Background: COVID-19 is having a profound impact on the way people engage with each other and on the notion of community. Virtual engagement has never been more important, given the requirements for physical distancing to avoid transmission of the virus. Mothers of childbearing age with mental illness and substance use are a high-risk group, likely to be even more vulnerable during this stressful time.
Proposed Solution: The project team is uniquely positioned to rapidly leverage the Maternal Mental Health Research Collaborative (MMHRC) of mothers with mental illness and substance use, providers, and researchers to build out the infrastructure and tools to support virtual community engagement, research implementation, and knowledge dissemination. Using the experience-based co-design participatory research approach, stakeholders will reflect on their experiences, identify priorities, and implement innovation.
- Help communities increase capacity to participate in all phases of PCOR/CER by preparing the Virtual Community Engagement Studio Toolkit
- Summarize new research questions and evidence needs across mothers, providers, and researchers in community engagement memos
- Implement dissemination strategies as recommended by stakeholders and compiled in the MMHRC Virtual Community Engagement Strategy
Activities: Four co-design teams of mothers, providers, and researchers will adapt the in-person Community Engagement Studio (CES) model to a virtual format, generate new research questions, and contribute to MMHRC social media and sustainability strategies. The project team will prepare community engagement memos to shape project activities and dissemination efforts. Feedback from mothers and researchers, recruited remotely for two virtual community engagement studios, will be incorporated into the V-CES Toolkit for this target population. The project team, with input from community experts, will develop and implement the MMHRC Virtual Community Engagement Strategy.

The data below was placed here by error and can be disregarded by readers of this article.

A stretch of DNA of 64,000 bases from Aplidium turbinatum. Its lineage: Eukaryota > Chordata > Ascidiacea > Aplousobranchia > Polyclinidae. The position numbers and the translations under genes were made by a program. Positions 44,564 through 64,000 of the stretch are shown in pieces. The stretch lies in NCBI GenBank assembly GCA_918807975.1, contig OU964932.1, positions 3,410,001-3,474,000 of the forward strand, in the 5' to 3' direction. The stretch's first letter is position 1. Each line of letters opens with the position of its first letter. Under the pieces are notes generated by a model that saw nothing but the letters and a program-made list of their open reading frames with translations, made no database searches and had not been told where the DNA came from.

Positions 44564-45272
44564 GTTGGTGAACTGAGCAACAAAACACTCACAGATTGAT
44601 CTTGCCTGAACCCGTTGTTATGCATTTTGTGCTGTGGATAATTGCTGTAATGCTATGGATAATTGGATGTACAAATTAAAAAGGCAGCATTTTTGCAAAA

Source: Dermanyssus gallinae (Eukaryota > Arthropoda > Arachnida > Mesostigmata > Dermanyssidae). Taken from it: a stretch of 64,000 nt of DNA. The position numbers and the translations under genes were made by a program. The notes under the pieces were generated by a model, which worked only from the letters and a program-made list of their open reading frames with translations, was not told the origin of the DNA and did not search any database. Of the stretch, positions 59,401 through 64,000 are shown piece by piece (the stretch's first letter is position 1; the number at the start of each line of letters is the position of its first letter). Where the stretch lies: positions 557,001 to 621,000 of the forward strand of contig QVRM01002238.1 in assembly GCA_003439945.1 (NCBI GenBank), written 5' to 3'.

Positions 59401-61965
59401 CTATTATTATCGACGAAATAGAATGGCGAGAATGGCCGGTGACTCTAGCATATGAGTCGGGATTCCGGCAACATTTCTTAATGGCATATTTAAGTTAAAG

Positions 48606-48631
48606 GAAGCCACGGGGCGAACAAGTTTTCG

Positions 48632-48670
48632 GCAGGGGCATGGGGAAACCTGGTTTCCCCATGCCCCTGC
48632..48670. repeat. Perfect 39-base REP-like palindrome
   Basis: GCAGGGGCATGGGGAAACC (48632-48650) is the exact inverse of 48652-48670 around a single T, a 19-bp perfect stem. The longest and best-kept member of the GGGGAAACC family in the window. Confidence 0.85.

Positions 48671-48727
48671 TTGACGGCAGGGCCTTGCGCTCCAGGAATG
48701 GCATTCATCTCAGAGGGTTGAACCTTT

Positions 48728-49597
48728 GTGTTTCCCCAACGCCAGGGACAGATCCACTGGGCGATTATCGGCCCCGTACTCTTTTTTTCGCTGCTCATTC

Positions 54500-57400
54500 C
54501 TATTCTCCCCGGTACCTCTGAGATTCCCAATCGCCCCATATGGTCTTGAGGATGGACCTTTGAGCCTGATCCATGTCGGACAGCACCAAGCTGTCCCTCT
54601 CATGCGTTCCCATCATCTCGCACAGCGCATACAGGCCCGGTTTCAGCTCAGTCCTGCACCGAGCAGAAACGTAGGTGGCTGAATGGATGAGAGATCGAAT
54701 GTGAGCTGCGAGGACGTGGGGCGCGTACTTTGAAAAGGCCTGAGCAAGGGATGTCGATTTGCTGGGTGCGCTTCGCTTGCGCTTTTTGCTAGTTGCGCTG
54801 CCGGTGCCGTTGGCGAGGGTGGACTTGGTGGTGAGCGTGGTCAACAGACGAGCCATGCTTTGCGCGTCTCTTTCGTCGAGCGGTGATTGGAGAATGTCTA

Outcomes: The team’s goal is to engage community experts from the target population of mothers with mental illness and substance use, and researchers who share their interests and concerns, in all project activities. The team will increase the number of people it reaches and their engagement through social media over the course of the project. The longer-term outcome is an active, informed community of mothers and researchers, and the virtual capacity, resources, and tools to support collaborative efforts in the design, development, and testing of effective treatment models and the dissemination of findings.
Patient and Stakeholder Engagement Plan: Meaningful stakeholder engagement is paramount in achieving the objectives of this project, which was developed and is sustained through the concerted efforts of stakeholders, including mothers/patients, providers, and researchers. Throughout the team’s PCORI-funded engagement activities, the team has learned the strategies and approaches that work best with the target population of mothers with mental illness and substance use. Patients and stakeholders will participate in all activities to shape project processes and outcomes.
Project Collaborators: Joanne Nicholson, PhD, professor and project lead, from Brandeis University, and Shannon Hennig, MA, MMHRC Program Director and project colead, work together on the current PCORI-funded project, “Creating a Community with Mothers with Mental Illness Using Opioids.”